The problem with school league tables

The problem with school league tables

With Year 12 students across NSW and the Australian Capital Territory having now received their final school grade, the inevitable comparisons between schools’ top ‘Band 6’ results will follow.

School league tables have long been controversial because they look at a single measure – academic results, and a narrow interpretation of success on that measure – to imply a school’s good or bad performance, and improvement or decline on previous years’ results.

A 2020 report from the Mitchell Institute found that just 26% of Australian students enter an undergraduate degree based on their ATAR, leading many to ask the question: is this increasingly unpopular tertiary ranking really worth the stress it causes?

A more recent study found that Year 12 applications through the University Admissions Centre are at the lowest level in more than a decade as demand for higher education falls.

Results don’t reflect reality of school performance

Professor Jim Tognolini is Director of the University of Sydney’s Centre for Educational Measurement and Assessment. He says while there is nothing wrong with rewarding achievement per se, it is the way that these results are misused after their publication that threatens the system.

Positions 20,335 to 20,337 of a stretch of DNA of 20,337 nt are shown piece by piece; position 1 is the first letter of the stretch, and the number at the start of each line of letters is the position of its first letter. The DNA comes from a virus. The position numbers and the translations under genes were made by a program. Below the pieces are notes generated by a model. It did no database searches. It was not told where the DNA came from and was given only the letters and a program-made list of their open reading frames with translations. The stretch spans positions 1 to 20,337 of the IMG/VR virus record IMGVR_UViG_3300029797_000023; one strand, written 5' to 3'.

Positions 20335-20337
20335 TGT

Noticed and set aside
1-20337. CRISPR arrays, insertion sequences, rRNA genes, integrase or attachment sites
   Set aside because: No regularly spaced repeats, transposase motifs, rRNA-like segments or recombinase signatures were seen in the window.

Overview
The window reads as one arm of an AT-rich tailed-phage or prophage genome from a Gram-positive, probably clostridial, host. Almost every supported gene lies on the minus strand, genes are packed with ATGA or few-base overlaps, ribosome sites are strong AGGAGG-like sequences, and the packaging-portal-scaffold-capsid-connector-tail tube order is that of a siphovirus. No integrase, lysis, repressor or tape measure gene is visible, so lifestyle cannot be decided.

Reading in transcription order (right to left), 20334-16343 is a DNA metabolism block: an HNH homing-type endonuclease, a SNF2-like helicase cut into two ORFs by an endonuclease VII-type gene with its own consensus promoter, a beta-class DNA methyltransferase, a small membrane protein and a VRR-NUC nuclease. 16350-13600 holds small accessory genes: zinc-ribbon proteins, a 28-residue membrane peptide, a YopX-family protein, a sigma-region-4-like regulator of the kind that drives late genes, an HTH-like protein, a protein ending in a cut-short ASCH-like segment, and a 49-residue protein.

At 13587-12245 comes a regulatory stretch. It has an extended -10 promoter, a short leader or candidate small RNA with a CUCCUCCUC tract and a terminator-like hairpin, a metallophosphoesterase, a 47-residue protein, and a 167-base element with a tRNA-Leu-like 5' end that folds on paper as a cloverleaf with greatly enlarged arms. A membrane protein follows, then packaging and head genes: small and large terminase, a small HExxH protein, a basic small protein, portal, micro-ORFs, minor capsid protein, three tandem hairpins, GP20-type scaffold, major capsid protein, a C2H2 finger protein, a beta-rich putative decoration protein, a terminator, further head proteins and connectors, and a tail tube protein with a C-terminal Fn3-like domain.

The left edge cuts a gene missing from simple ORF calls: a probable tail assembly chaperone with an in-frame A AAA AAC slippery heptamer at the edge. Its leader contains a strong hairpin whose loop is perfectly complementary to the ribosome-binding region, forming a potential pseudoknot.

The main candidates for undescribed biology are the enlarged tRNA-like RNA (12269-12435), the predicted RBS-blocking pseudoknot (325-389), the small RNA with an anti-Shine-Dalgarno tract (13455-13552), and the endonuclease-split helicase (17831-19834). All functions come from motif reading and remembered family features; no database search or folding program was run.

“The process of aggregating the results by school and then using these results to rank order schools is flawed and misleading. It requires the results [e.g., the Band 6’s] to be equivalent across courses, and they are not,” Professor Tognolini told The Educator.

“The tables are not defensible because the Band 6s’ are not comparable across the different subjects.”

Professor Tognolini noted however that the percentage of students achieving each band is useful in enabling individual schools to monitor the performance of their students over time in each subject.

“Schools can answer the question, ‘are our students performing better in these subjects over time?’” he said.

“Given the above, the practice of counselling students into subjects based on trying to maximise the number of Band 6 performances rather than on what subjects the students are interested in and best suit their future needs, is also not defensible.”